Net benefits: why the elderly are going online
Technology is enabling older people to live safe, independent and connected lives in their own home
Any time a new social media platform or app comes out, my mind is sufficiently bamboozled. It took me far too long to get my head around Snapchat. In the end, my 13-year-old nephew told me I was too old and wouldn’t “get it”.
“Go back to Facebook, ” he said, which apparently is for dinosaurs like me. I’m 35. I grew up with slow internet, when being social meant talking to friends face to face and the word “app” was not in the dictionary. In a short space of time, technology has moved fast. So fast, that it may be daunting, terrifying and intimating to someone whose confidence in the digital world is decidedly limited.
While Snapchat may have me stumped at my tender age, people over the age of 60 have become the fastest-growing group of computer and internet users, despite changes, updates, new algorithms and faster devices making technology a minefield. This group are fighting any technology fears they may have and taking control of it to ensure they are capable of “aging in place”.
This increasingly common term simply means living independently in a home that meets their needs. Technology has played a vital role in allowing this to happen, with education being equally important as our senior citizens adapt to this fast-paced world. With libraries frequently hosting senior computing training sessions and more elderly friendly apps coming on board, aging in place is more commonplace.
Alice Elliott, aka Fairy Blog Mother and founder of The Commenting Club, provides training for less-than-confident and “slightly older” internet users to encourage them to feel they can accomplish anything they want online. Technology opens up many new possibilities for senior people, says Elliott, which enables them to have more independent lives. With social media, email and Skype, staying in touch is literally a touch of a button when you have the confidence and knowledge of how to use it.
Elliott’s own mother has fearlessly ventured into the internet world, coached by her daughter. “My mother emails her local grocer her order for the week and he delivers it the next day. She emails her letters to the local paper and relishes reading them when they are printed. Mum also does her food-shopping online, to save her hobbling down to the corner shop. Repetition makes the process easier for her, which is quick, simple and very efficient.”
Lack of confidence
What hinders our elderly in taking the step into technology is mostly a lack of confidence, according to Elliott, while poor health, bad eyesight, stiff joints, arthritis and lack of dexterity play a factor too. However, their determination to stay safe, and trust technology to assist that safety, has made them a valued player in the digital world of apps and social media.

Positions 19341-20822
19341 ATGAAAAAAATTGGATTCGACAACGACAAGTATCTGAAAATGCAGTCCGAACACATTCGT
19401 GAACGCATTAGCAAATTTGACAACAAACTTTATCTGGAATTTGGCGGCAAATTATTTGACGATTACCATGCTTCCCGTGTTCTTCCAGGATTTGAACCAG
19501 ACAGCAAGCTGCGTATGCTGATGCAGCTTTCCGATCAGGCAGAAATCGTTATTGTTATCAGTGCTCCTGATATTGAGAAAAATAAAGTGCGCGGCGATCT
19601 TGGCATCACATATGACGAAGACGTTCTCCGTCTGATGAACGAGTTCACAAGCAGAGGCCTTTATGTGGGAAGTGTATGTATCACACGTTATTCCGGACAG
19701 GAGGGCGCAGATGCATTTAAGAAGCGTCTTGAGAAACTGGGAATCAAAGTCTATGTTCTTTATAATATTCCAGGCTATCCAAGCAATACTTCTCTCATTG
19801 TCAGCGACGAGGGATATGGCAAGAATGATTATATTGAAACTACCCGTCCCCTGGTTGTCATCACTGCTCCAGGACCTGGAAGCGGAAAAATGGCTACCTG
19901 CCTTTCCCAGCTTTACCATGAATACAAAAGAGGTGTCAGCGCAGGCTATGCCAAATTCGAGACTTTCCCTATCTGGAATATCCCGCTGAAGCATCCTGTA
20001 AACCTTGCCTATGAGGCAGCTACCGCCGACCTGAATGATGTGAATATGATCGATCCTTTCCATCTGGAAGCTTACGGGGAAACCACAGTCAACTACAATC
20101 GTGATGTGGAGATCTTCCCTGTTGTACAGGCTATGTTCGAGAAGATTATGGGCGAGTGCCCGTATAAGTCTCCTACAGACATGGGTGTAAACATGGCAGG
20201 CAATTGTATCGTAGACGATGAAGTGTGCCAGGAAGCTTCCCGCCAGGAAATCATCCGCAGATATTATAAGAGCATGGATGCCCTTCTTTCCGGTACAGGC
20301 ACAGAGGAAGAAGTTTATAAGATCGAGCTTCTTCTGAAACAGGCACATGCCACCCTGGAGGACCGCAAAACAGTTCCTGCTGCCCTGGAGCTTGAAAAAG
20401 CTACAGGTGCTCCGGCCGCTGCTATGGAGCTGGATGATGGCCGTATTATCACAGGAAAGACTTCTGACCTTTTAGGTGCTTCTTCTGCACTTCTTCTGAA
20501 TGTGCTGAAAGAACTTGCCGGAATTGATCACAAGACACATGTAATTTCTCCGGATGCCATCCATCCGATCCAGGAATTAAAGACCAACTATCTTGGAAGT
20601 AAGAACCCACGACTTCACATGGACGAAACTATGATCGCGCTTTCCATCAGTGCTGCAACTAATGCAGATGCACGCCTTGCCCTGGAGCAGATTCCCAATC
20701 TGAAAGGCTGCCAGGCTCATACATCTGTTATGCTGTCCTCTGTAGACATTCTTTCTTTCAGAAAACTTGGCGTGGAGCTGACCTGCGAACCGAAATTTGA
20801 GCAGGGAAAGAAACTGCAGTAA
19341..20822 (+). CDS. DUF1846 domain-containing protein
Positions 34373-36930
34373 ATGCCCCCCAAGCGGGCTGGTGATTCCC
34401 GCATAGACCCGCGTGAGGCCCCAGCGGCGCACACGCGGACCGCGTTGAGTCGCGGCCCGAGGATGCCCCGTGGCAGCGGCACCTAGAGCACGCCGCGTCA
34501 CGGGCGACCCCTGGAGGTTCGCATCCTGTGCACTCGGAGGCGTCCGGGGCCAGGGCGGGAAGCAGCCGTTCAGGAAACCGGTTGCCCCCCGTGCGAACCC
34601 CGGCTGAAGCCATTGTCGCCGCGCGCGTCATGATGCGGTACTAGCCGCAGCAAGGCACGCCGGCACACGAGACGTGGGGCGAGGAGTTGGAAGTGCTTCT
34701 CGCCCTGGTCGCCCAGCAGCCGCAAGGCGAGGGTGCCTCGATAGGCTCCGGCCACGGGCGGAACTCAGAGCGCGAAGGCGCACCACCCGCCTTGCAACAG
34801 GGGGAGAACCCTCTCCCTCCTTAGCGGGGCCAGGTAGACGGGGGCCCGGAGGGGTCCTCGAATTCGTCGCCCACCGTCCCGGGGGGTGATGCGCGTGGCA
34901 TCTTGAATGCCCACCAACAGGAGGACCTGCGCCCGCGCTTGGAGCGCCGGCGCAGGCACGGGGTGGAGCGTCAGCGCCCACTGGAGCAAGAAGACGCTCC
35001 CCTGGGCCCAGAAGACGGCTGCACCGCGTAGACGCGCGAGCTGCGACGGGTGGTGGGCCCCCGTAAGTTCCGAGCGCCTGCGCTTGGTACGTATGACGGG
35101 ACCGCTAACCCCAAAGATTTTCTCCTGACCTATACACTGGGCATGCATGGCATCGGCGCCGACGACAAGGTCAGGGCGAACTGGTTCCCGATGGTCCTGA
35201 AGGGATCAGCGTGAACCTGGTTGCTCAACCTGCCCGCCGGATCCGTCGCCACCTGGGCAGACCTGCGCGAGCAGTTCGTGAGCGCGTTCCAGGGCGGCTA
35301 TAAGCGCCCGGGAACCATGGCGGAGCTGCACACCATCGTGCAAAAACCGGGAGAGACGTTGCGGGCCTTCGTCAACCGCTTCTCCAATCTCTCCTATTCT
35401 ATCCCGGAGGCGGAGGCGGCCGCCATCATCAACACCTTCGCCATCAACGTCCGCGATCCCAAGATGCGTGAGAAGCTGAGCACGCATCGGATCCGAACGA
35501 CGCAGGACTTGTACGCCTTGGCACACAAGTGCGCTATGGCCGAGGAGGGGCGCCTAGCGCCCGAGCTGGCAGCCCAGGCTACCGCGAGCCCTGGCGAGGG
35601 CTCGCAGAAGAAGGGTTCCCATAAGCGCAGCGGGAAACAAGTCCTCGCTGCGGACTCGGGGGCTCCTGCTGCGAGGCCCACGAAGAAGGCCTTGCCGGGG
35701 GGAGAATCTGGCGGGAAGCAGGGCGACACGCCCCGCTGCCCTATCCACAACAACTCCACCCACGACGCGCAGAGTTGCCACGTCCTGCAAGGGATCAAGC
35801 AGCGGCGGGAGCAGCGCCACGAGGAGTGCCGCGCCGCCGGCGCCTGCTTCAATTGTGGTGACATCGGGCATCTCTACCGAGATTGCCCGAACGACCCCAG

With smartphones now having interfaces that support the elderly user, and apps being easier to locate, download and use, the older generation has a world of support at their fingertips. Apps such as the Senior Safety App is used to protect against falls, wandering, online scams and abuse – around the clock. The Medisafe Medication Reminder App does exactly what it says on the tin. There are even blood pressure monitor apps and nifty magnifying glasses apps to make reading easier.
As Elliott highlights, “A big worry is the forever-changing technology updates. For older people, this may seem unnecessary, especially when they’ve only just got used to the original version. It is vital to install the right kind of security software to keep seniors safe from viruses, anti-spyware or worse.” With that in mind, the SafeInCloud Password Manager App diminishes any fears of passwords being misplaced.
Wayne Denner delivers training to practitioners and talks at events for the Senior Citizens Consortium, Neighbourhood Renewal and many more senior citizens and grandparents events on Staying Protected Online and Taking Advantage of Social Media for Older People. He has recognised that the benefits of using technology in our later years encourages healthy, informed and active lives, making everyday life much simpler, maximising elderly independence.
‘Empower older people’
He says: “Adoption of technologies can empower older people, provided they are aware of the risks and protect themselves adequately by keeping up to date with, for example, scams targeting older people.
“Ongoing training and support with learning from caregivers, family and friends will help the elderly gain familiarity and confidence with devices, platforms and apps. Telling them about websites and apps to keep them up to date and protect against fraud and scams can help them become informed and more confident.
“Taking advantage of social media can help older people stay connected and engaged to family, friends and their community and the wider world. As well as assisting their independence, they can gain support from other people in limitless ways when they keep in touch.”
In addition to the plethora of safety, support and communication apps available, Big Red Button is almost a must-have, with a yearly fee of €9.99. It’s a new service, somewhat like the old pendant we all know, but now it goes with you everywhere you go.
“My own mum is in her 80s and still golfs and walks a lot,” says founder Paul Price. “Big Red Button is the only safety support service that can be with her everywhere and anytime because it’s a 24/7 service. If you were out and about, down town, out walking or on your way home from an evening event, having Big Red Button on your phone gives you the reassurance of knowing you always have the option of immediate access to support in every situation. It means you can be independent of family and friends and not feel you are imposing.”
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